It is the year 2053. LAURA (25) was born at the tail end of the nuclear holocaust known as World War III. She is a soldier fighting for a dystopian future society called the Republic of America, which rose from the ashes of the North American continent and now practically controls the Western Hemisphere. This is a time of resource wars between factions of humans left alive; due to the destruction of technology and machinery in the war, Laura lives at a time when subsistence farming is the main source of food and other resources for a vastly smaller population. Also, communication is relegated to the equivalent of cell phones following the destruction of the wired telephone and cable networks, as well as satellites. As a result of all this, “war” in the present consists of small groups of soldiers fighting in guerrilla-style campaigns against each other for territory. It’s violent, bloody, and cruel. Most recently, Laura was sent to Asia to fight in a campaign against the remnants of the People’s Republic of China, which has been obstructing trade in the East.

One day, Laura is patrolling with her unit near the Yellow River. They come under attack by Chinese soldiers, who overwhelm the unit and kill most of the soldiers. Laura is wounded, then captured.

As a prisoner of war, Laura is repeatedly tortured and beaten for information, and occasionally sexually assaulted. In her darkest hour, she prays. She hears a prophecy in response to her prayers: “YOU ARE A MONUMENT TO THE TALLEST, THE BRAVEST, THE PROUDEST, THE MOST DIAMOND PILLAR IN THE WORLD. TRUTH. YOU SHALL BE ESTEEMED BY YOUR PEERS, RESPECTED BY YOUR ENEMIES, AND ELECTED PRESIDENT OF THE RE-BORN UNITED STATES OF AMERICA. AND YOU SHALL DIE IN BATTLE AND IN GLORY.”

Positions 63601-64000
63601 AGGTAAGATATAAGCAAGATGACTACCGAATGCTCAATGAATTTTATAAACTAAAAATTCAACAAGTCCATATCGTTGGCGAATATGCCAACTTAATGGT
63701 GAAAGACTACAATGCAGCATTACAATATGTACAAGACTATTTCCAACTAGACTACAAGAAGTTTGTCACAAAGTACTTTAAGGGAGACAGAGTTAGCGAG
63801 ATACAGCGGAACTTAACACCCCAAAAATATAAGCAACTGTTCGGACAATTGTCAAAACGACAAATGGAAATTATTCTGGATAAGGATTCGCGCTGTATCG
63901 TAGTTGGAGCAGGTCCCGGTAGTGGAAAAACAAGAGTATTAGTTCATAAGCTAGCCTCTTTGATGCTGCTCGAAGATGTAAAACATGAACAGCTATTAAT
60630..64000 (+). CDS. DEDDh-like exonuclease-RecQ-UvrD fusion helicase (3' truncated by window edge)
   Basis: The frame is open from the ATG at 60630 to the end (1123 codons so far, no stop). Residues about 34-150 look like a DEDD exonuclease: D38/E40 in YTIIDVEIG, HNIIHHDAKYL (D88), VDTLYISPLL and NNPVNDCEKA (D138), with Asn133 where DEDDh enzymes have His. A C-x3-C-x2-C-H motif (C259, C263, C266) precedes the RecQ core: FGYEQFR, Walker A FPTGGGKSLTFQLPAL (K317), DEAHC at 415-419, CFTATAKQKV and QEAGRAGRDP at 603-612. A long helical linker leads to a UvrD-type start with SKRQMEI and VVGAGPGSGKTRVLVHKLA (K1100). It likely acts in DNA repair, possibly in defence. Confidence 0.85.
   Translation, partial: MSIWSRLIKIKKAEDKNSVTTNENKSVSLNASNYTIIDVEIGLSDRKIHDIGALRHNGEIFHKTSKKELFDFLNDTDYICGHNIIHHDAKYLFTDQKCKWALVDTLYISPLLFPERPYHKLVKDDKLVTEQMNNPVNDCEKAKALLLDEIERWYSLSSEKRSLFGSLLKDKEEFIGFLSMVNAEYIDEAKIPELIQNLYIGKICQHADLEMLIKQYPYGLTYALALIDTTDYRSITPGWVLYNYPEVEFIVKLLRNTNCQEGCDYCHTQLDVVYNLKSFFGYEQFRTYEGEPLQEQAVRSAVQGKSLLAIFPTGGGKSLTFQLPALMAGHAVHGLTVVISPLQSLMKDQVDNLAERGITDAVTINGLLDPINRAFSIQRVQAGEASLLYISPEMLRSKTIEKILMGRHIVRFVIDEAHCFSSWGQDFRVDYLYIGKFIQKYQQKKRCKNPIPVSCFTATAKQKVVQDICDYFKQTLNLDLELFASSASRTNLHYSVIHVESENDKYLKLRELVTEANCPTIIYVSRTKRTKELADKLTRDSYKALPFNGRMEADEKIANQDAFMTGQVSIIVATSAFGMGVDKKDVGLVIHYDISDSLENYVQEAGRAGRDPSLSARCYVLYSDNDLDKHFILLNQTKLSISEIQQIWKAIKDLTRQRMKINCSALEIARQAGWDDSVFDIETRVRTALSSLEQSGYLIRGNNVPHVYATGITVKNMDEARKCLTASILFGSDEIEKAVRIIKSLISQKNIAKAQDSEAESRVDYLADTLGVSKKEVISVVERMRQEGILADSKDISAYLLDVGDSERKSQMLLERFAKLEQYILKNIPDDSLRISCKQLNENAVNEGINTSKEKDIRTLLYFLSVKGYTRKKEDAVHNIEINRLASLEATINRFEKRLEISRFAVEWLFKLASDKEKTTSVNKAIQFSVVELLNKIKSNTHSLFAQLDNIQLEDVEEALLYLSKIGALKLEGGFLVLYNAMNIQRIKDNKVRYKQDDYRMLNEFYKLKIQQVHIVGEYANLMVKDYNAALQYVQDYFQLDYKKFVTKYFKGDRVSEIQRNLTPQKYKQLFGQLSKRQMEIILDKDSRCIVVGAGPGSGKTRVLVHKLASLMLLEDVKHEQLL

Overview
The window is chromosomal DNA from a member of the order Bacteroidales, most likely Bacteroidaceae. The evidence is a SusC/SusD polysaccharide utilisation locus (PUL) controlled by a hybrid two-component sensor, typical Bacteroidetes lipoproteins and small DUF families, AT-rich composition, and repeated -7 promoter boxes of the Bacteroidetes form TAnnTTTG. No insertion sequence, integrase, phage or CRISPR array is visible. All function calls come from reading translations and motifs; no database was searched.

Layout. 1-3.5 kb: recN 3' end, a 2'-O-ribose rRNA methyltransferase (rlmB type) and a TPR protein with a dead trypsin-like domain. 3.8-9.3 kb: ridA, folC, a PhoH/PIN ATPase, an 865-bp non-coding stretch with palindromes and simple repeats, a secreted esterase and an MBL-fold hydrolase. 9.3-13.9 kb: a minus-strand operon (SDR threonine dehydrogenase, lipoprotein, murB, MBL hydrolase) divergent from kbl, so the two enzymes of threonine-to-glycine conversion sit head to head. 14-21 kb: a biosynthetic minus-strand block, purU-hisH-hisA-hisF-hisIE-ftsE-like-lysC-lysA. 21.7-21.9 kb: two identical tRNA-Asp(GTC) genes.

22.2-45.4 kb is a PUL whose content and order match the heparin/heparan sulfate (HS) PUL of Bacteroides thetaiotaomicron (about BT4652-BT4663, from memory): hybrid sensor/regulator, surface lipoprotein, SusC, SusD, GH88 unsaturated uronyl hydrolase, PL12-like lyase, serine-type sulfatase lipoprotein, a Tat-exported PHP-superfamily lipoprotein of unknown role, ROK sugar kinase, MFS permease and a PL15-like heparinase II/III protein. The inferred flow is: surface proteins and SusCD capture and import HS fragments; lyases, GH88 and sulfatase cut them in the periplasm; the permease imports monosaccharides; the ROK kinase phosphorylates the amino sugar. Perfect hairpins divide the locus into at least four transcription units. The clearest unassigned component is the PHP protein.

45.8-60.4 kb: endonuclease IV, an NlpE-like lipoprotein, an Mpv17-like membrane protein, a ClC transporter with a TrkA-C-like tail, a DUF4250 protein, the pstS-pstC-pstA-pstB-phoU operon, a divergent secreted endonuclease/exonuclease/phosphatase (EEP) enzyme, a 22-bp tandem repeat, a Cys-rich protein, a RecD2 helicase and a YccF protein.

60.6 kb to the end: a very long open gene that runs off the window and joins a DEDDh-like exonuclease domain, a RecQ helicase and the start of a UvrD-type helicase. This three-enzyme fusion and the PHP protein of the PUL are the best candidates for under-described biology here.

Laura cannot tell whether this is an actual prophecy or merely something in her mind. In any case, the vision gives her hope sufficient to make it through her confinement. She goes about her routine until at one point she is rescued in an attack by her American comrades.

Laura recovers from her injuries and returns to be an instructor at the American military training facility. She rises through the ranks and goes on multiple subsequent campaigns, each of them successful. In tandem, the Republic of America makes rapid progress on improving its situation and standing in the world. As before, America is a leader in every field, and as before, it becomes the envy of the less developed world. Laura, now 35, meets and falls in love with a man and starts a family. Meanwhile, she decides to hang up the military uniform and runs for office in the newly reconstituted House of Representatives. She wins the election and makes a name for herself as an honest and polite but firm individual who sticks to principles over pragmatism, but at the same time is in tune with a more primitive “might makes right” mentality from the reality of her life.